Nona had spent this morning, like so many mornings before, rooted in the expanse of an open field, rooted in the shadow of the great temple she now stands above, rooted in a field opened through the sacrifice of countless scores of martyred shrubs and trees; a holy site signifying the cycle of plantly existence. From mulch they are made and to mulch they shall return, and as mulch, they become a sacrifice to the perpetual care of the mighty Black Eye. The flesh of trees turned to chips, the shred of leaves turned to string, sugars to water, nectar to life. Mulch, made from the living, fed to the exalted.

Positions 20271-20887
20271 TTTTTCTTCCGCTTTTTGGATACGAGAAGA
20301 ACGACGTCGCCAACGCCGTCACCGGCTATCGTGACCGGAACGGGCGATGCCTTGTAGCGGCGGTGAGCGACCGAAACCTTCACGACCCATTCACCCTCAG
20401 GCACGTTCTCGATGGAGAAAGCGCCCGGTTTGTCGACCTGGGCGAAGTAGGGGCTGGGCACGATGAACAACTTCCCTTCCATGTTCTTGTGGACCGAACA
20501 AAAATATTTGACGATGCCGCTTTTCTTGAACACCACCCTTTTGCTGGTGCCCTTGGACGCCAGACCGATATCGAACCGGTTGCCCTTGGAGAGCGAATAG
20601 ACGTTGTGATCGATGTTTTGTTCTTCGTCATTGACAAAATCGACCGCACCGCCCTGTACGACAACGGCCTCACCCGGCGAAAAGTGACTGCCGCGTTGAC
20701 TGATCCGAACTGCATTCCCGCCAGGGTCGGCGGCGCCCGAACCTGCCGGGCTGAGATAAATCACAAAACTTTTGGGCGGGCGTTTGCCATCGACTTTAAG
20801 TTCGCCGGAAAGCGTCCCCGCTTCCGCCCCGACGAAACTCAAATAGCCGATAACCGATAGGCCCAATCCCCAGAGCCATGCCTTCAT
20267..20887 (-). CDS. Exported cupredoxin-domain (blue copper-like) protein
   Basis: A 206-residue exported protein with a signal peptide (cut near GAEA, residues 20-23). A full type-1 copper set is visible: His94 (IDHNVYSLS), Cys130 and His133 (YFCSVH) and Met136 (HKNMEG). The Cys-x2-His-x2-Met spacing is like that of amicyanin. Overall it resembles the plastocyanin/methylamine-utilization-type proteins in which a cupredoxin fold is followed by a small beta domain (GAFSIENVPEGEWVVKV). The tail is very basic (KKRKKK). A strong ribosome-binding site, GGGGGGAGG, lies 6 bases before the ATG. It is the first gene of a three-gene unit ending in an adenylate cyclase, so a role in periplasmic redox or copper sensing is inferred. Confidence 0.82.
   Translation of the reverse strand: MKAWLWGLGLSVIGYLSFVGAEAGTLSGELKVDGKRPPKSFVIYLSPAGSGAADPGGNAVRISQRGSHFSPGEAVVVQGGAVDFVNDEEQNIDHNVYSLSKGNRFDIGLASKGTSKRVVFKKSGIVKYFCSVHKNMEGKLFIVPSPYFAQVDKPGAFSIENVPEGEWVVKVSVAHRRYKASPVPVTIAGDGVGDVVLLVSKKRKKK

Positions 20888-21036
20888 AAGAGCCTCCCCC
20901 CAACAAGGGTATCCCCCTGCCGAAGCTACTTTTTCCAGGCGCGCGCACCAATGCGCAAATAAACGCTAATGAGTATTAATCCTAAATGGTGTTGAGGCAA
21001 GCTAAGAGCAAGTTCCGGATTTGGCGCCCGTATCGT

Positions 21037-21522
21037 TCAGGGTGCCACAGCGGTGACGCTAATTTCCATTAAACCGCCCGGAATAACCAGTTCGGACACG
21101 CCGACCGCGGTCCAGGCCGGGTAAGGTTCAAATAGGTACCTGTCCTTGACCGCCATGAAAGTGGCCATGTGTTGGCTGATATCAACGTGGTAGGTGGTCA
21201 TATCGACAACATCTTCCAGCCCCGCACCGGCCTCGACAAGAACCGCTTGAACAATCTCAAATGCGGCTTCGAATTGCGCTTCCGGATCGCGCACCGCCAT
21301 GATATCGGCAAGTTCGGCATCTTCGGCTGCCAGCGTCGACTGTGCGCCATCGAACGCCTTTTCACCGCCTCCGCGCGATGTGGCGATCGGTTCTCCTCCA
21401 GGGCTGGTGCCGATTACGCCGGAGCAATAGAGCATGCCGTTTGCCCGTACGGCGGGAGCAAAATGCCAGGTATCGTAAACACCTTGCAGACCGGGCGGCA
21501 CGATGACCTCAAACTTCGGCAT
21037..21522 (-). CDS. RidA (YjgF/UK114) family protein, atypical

Nona thought back to this field, now. She and the rest of her colony were spending the day locked in silent pose. Worshiping, as the plants do, in silent radiance. A ritual on each of the seventh day: Sun-day. The group was following the warbling instructions of their high priest, Frond Peter.
“Palms facing the sky.” He ordered. “Channel your plantly spirit: arms angled for balance and symmetry, feet rooted in soil, energy harvested from the sky, trunk strong, arms loose.”
The gathered congregation was asked to accept the direction of the breeze with unquestioned course. To submit passively to its influence. To suppress reason in favor of pure reaction to external stimuli.
Frond Peter serenaded in angelic melody:
My petals may not be sweet,
my stalks may not imbue.
My roots may not hold,
my trunk next to you.
But if I do not flower,
I know just … Continue reading